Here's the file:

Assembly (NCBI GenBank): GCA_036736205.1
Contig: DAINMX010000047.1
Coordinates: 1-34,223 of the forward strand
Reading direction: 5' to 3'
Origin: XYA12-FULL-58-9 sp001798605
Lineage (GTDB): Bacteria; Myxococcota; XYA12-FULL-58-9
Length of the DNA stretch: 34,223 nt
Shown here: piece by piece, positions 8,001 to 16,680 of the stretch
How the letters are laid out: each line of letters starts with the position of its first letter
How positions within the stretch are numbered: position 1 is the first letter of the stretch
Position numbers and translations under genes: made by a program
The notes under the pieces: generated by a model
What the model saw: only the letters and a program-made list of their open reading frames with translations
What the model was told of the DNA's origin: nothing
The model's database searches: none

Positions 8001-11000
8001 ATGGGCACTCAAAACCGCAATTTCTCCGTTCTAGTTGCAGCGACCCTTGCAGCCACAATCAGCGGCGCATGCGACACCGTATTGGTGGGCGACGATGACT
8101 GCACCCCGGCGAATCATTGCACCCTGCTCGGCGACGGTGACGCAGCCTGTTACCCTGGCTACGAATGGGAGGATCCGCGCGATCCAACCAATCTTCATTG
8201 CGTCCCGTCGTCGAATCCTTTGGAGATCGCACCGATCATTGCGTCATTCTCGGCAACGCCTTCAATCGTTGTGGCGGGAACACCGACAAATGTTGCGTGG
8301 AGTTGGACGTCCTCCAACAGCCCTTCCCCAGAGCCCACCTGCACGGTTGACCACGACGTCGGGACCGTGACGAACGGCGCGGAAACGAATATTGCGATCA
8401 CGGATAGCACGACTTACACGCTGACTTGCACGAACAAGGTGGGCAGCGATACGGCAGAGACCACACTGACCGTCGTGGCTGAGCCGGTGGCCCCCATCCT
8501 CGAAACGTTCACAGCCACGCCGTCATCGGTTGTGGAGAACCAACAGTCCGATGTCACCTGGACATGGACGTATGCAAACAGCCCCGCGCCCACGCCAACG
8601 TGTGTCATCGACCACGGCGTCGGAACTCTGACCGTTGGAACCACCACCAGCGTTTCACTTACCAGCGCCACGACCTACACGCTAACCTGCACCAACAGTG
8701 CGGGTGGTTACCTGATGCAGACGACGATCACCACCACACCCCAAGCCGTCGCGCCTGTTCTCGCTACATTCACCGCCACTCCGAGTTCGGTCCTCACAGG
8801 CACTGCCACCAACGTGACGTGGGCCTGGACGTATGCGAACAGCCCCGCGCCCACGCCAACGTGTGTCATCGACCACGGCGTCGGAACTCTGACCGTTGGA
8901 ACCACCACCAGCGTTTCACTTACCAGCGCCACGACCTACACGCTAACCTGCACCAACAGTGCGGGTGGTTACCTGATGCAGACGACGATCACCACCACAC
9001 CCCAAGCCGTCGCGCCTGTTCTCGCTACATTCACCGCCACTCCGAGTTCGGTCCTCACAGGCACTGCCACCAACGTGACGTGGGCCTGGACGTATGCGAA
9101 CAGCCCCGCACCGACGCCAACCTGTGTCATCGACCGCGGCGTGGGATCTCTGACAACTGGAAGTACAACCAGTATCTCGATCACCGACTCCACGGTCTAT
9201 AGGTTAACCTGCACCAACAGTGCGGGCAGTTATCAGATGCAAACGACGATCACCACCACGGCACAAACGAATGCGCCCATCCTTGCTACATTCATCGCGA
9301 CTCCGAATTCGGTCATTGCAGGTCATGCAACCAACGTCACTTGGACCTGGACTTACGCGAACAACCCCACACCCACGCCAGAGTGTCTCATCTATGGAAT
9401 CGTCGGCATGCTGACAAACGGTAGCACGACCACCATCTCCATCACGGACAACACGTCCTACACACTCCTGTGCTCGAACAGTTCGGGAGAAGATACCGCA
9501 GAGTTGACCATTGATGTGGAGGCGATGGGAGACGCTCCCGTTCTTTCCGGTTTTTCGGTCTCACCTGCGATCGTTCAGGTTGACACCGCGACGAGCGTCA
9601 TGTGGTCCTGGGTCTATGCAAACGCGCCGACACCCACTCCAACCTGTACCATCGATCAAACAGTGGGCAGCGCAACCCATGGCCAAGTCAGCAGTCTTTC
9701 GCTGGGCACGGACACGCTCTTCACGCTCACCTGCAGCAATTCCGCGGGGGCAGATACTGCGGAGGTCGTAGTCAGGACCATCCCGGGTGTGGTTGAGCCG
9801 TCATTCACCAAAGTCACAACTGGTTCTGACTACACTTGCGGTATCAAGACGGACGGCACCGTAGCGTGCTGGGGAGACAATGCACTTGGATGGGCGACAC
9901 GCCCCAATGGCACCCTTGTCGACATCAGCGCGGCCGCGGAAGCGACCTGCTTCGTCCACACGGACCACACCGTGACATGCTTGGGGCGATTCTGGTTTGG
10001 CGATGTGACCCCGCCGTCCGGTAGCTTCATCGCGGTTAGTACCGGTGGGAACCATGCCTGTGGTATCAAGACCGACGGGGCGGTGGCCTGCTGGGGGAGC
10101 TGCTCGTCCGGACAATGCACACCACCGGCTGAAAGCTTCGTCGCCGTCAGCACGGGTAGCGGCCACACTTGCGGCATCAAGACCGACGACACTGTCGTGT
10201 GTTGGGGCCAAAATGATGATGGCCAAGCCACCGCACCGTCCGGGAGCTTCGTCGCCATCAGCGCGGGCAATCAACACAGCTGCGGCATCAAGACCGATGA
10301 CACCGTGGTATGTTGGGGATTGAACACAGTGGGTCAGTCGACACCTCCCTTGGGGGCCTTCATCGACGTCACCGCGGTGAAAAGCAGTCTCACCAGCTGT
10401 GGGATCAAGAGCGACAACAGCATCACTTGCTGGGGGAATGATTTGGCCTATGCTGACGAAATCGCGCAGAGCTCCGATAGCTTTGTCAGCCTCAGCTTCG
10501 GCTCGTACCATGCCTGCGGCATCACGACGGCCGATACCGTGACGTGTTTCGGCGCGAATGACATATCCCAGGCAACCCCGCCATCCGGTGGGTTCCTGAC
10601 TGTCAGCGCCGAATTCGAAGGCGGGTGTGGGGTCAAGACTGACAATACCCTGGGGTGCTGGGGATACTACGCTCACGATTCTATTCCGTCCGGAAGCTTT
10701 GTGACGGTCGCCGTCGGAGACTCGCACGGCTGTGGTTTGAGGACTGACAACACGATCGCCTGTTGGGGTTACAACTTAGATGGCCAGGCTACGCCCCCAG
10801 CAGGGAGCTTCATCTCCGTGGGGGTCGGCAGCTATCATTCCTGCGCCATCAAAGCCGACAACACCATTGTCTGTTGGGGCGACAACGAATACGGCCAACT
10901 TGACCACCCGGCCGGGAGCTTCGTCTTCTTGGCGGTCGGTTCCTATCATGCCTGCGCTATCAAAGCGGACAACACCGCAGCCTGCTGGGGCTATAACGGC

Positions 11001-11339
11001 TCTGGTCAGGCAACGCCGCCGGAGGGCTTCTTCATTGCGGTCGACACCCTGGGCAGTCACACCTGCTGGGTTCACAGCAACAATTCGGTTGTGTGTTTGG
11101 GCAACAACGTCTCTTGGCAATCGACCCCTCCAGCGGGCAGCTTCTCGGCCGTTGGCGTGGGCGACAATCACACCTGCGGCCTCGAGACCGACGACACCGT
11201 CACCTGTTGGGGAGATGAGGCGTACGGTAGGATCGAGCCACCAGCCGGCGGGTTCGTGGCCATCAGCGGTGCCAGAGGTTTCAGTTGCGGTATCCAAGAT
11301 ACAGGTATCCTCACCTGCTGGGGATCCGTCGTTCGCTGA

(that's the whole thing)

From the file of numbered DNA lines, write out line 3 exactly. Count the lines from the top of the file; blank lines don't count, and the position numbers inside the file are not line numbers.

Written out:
Coordinates: 1-34,223 of the forward strand